I just saw Like Crazy last night and, stupid title aside, really liked it.
In a nutshell: this is the story of a boy and a girl: Jacob and Anna. Jacob and Anna go on a date, fall in love, all is well. And then Anna has to go and violate the terms of her student visa (because: love), and is barred from re-entering the states. Forever.
The next hour is spent as a meditation on the possibility of love surviving across an ocean, metaphorical or otherwise. Upon being refused entry, Anna and Jacob are barred from pursuing a life together by things bigger than the Atlantic–things like maturity, careers, other people. All these eventually loom larger than the time and space they regularly transcend, all for the sake of what at the end barely even resembles what it initially was.
Continue reading “Like Crazy (2011)”
Louie Cordero at Open House, The 3rd Singapore Biennale
Search for Louie Cordero online and you won’t find a lot of pictures of Cordero himself; instead, you will be inundated with choice cuts from a body of work done over the span of nearly ten years, with a range running from the sequential to the sculptural. Setting aside a prolific career, Cordero is personable without the persona. He laughs easily and speaks in what could be described as a warm deadpan. He has most of his epiphanies while biking, and his favorite color is yellow ochre, because not only is it “the color of s**t, right?”, but a transition towards sepia: setting the tone for nostalgia and sentimentality for a fading past, which figures into Cordero’s work just as heavily as the scatological humor and fluorescent hues for which he’s known.
From his studio in Cubao, Quezon City (a former comic book publishing house) he has done album covers for The Sleepyheads and Radioactive Sago Project. He is also behind Nardong Tae (Nardo the S**t), a series of four photocopied comic books (with a fifth one on the way) about an anthropomorphic turd fighting for justice in a world submerged in the metaphorical crapper. Locally, Cordero identifies his audience as “young, daming bata,” the types who would find humor in his work before anything else; but one can just as easily enter the Cordero canon through, in his words the “very regal” gallery setting, with shows such as Sacred Bones (2010) and Absolute Horror (2008). “The reason why I work and I still do what I’m doing is because,” after a pause, “I don’t know what I’m doing.” He continues with a laugh, “But I don’t need to explain myself in a literary or academic form, because this comes off to me as a more interesting way to show what I want to do and say what I have to say.”
Continue reading “This House is Open but You’ll Have to See It My Way”
I guess I’m one of the lucky ones. My issues with beauty didn’t come ’til later. Much, much later. It’s not even a question of being a late bloomer, but of whether there was any blooming done at all. The concept didn’t even hit me that hard until I began going to school with dudes who didn’t know me in grade school, when I was still a huge nerd (not even a geek, I was a nerd) with braces.
About the braces though, those came off when I turned 11. I guess if we had to trace any origins of whatever can be defined as “blooming”, we can go back to this point, when the boys in my class realized I had a full set of teeth behind all that metal, and I was capable of smiling without offending anyone.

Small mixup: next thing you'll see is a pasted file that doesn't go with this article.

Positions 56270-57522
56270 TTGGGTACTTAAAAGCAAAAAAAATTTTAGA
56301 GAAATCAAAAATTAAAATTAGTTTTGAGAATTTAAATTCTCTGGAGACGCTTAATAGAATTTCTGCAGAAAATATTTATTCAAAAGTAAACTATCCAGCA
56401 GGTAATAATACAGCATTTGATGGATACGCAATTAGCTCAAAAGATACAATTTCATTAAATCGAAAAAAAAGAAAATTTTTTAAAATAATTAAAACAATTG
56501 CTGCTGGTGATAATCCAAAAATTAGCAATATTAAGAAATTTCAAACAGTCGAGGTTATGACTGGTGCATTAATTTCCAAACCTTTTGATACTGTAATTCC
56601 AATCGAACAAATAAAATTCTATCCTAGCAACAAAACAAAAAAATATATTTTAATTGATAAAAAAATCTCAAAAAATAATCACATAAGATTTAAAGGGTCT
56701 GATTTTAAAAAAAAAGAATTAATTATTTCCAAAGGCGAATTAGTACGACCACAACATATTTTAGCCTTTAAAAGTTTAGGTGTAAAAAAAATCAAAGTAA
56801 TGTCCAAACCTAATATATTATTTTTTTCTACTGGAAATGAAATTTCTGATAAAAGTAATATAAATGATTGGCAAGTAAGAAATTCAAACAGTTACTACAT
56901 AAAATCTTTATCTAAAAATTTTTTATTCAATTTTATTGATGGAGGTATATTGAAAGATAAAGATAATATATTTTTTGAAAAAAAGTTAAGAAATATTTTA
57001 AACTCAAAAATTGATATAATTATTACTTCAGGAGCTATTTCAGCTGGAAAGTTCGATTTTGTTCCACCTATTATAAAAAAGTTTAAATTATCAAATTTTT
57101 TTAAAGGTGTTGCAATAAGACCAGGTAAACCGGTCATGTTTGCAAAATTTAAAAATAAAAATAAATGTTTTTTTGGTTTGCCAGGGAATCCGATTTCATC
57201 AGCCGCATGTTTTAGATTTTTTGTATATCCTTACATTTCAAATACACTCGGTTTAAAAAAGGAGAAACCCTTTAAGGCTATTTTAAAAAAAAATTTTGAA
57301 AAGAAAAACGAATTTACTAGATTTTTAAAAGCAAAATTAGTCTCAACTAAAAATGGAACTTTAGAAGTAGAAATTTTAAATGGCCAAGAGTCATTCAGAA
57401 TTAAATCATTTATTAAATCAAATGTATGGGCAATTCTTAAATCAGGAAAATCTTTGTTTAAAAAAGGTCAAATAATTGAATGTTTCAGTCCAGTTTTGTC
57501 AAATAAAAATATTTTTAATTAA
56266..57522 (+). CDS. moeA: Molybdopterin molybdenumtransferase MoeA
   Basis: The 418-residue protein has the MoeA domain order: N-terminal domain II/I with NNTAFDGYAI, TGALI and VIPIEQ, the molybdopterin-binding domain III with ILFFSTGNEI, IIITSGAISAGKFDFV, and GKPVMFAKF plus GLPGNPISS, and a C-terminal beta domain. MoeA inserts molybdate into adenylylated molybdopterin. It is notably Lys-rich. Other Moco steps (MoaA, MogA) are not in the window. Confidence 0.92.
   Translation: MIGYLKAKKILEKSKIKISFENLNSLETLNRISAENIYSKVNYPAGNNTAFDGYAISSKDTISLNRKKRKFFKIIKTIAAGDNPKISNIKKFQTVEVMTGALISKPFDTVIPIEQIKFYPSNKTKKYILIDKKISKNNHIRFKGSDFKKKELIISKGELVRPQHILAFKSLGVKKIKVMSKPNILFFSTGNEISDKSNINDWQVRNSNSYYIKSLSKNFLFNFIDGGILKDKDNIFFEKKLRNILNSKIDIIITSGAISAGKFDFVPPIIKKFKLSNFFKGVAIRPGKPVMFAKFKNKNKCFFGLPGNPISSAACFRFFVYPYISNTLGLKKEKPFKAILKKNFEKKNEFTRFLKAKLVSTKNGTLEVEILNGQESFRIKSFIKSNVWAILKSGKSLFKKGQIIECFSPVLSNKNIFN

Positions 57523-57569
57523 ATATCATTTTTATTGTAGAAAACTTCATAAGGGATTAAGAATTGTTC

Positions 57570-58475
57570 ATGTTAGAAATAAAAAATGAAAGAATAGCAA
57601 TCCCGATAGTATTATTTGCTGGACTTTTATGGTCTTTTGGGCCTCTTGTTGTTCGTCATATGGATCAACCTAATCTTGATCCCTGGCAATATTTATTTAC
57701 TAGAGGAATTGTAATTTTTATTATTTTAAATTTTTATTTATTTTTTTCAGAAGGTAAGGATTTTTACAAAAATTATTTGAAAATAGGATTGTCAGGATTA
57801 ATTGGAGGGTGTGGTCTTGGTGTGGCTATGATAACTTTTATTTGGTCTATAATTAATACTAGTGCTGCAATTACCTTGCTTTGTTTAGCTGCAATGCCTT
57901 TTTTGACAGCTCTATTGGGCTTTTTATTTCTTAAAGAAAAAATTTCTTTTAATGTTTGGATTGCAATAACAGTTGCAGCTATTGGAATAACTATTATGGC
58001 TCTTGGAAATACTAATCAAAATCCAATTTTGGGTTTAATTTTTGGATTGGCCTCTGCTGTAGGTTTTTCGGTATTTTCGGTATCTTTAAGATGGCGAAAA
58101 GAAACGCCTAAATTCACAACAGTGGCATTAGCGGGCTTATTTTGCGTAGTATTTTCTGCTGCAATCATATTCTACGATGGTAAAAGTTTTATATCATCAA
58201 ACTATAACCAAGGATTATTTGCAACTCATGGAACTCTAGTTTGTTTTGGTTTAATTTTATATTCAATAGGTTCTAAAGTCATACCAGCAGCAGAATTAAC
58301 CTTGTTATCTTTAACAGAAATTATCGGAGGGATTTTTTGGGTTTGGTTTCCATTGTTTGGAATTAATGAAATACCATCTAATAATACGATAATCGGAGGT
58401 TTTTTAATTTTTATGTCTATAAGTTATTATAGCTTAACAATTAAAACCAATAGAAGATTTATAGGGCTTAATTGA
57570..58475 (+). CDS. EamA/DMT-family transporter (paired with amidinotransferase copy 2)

Continue reading “If A Girl Isn’t Pretty (On Beauty, Still)”
Leeroy New, “Cosmic Cacophony” (2009)
I realized I feel worse about being late for appointments than for making mistakes, which should explain the excellent mood I was in all throughout my appointment with Leeroy New this morning.
I left my keys in the car AGAIN. This is the first time in years, but all the same. It sucks. If you’ve had those moments when the minute they take place, you already know you fucked them up; in which you can (in this case, literally) hear the latch clicking on your mistake? This is that.
But in the grand scheme of things, it’s 500 bucks. To quote Sorkin, it’s a speeding ticket. It shouldn’t be anything, and my being here right now, typing this, shows that it’s not a matter of life and death. Now, I’m just waiting for someone to get here and help me out with whatever it is I need. Now that I’m done worrying about my car getting jacked, my only worry is that he actually shows up.
Continue reading “So I forgot my keys in the car again. Both sets. Keys: you need those to get through life. Oh well?”
I have an article in the April issue of Status on illustrator and former Mixel Pixel frontman, Rob Corradetti. It’s also the music issue, cover’s Santigold.
Here’s the original interview, outtakes included:
1. Hi Rob! How are you? What are you doing besides answering this?
Well hello! I’m currently right in the middle of working on an album cover for Janka Nabay and the Bubu Gang. It’s is large drawing that involves eagles, walking sticks, termites, flowing water and wind, and Bongo (which is slang for bling, bluff, or talkin’ shit). It’s called “Kill Me With Bongo” which quoting Boshra from the Bubu Gang translates roughly to “I have no money and you’re killing me with your ostentatious lifestyle.” I love their music! The album is coming out on Luaka Bop (David Byrne’s label) this Summer.
Continue reading “Rob Corradetti aka Killer Acid for Status Magazine”